[Top of the Page | Notices and Restrictions | Interview Transcript | Additional Dillon S. Myer Chapters]

 



Oral History Interview with
Dillon S. Myer

 

Berkeley, California
July 7, 1970
by the University of California Bancroft Library/Berkeley Regional Oral History Office (Helen S. Pryor interviewer)

Chapters V through VIII

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CHAPTER V

MATURING AS A YOUNG COUNTY AGRICULTURAL AGENT IN INDIANA

DSM: I resigned my position at the University of Kentucky effective February 1, 1916 and after a month’s training with three older county agents in Indiana, one week each, I reported to Evansville as a young inexperienced county agent on March 1, 1916.

I was fortunate in that I had been assigned to work for a week with Clarence Henry in Allen County who had been a county agent there for some time and with Cal Mclntosh in Green County, Indiana, and later with Roy Marshall in Gibson County which was just to the north of Vanderburgh County. I learned a great deal from all three of these men about the technique of county agent work which was not generally available excepting through experience and word of mouth from an agent who had had experience, because there weren’t too many agents in those days and there was very little on the record about the work of county agents.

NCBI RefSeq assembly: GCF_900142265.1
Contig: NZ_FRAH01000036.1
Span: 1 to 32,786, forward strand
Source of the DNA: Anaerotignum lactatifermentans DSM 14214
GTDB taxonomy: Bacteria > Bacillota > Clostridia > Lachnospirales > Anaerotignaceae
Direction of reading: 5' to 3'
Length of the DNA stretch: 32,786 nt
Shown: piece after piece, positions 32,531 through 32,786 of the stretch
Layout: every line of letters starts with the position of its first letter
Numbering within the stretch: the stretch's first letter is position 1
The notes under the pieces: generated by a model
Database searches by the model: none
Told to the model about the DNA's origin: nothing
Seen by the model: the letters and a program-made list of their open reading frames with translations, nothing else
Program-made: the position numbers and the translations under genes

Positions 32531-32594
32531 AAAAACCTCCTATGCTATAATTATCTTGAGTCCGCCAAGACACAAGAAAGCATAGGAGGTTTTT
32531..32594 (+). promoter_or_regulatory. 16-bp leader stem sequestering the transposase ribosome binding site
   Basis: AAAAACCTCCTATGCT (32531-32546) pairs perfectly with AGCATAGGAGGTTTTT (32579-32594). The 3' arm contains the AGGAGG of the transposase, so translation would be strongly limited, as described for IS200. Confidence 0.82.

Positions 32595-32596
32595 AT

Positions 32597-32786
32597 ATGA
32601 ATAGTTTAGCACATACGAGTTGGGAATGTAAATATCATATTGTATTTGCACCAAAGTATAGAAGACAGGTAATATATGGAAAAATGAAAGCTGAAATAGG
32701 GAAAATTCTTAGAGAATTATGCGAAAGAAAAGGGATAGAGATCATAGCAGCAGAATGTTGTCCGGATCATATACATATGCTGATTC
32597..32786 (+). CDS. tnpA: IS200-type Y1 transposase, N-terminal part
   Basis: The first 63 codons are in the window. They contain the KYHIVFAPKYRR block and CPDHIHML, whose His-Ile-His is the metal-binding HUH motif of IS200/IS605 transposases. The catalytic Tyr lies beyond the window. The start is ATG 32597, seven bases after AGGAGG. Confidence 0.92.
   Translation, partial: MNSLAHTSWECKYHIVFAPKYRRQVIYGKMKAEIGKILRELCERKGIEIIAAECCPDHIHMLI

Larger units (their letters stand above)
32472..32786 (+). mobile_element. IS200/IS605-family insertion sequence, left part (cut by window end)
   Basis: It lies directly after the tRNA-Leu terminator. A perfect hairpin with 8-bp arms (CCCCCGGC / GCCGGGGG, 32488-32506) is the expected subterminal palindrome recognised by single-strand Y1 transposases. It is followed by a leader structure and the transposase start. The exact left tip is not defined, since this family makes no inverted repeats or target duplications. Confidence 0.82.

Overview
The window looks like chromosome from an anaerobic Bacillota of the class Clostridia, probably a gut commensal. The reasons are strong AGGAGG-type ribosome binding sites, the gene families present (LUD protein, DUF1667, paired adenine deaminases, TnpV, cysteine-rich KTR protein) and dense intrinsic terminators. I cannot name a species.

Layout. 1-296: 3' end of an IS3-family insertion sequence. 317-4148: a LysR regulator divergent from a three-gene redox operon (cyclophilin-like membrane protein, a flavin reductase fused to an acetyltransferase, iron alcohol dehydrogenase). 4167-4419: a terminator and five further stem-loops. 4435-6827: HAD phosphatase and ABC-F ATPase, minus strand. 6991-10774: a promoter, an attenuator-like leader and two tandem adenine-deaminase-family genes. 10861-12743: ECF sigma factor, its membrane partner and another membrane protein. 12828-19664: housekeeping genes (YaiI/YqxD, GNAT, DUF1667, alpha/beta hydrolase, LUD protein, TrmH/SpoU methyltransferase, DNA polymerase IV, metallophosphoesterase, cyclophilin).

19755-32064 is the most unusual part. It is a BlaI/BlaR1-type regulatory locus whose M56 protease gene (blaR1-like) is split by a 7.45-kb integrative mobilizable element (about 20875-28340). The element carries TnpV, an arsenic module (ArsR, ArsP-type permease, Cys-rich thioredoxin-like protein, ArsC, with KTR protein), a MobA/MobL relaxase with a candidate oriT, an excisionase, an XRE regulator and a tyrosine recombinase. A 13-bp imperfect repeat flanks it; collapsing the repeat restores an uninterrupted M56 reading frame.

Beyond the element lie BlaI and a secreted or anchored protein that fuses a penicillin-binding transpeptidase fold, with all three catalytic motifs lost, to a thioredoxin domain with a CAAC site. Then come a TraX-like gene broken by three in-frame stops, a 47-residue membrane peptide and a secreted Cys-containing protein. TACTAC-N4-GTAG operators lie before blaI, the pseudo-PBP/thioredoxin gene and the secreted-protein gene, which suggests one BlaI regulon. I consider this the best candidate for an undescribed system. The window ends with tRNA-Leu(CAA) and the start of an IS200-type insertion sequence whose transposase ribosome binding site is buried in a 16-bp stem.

Before reporting for duty at Evansville, I asked the county agent leader Mr. Tom Coleman what
I should do. He said "Go down and go to work. You know as much about the job as I do." So I was on my own in a strange country, but I soon found friends.

The township trustees who were also the county school board or the county board of education rather were responsible for the approval of the county agent. Most of them were quite helpful once I had been approved and was on the job. They helped to arrange meetings for the purpose of getting acquainted.

The county superintendent of schools, Mr. Floyd Ragland, was a real friend and supporter. He was a valuable advisor to a young upstart of twenty-five years who was assuming to advise farmers regarding the problems of crops, livestock production and marketing, and the establishing of 4H Club program.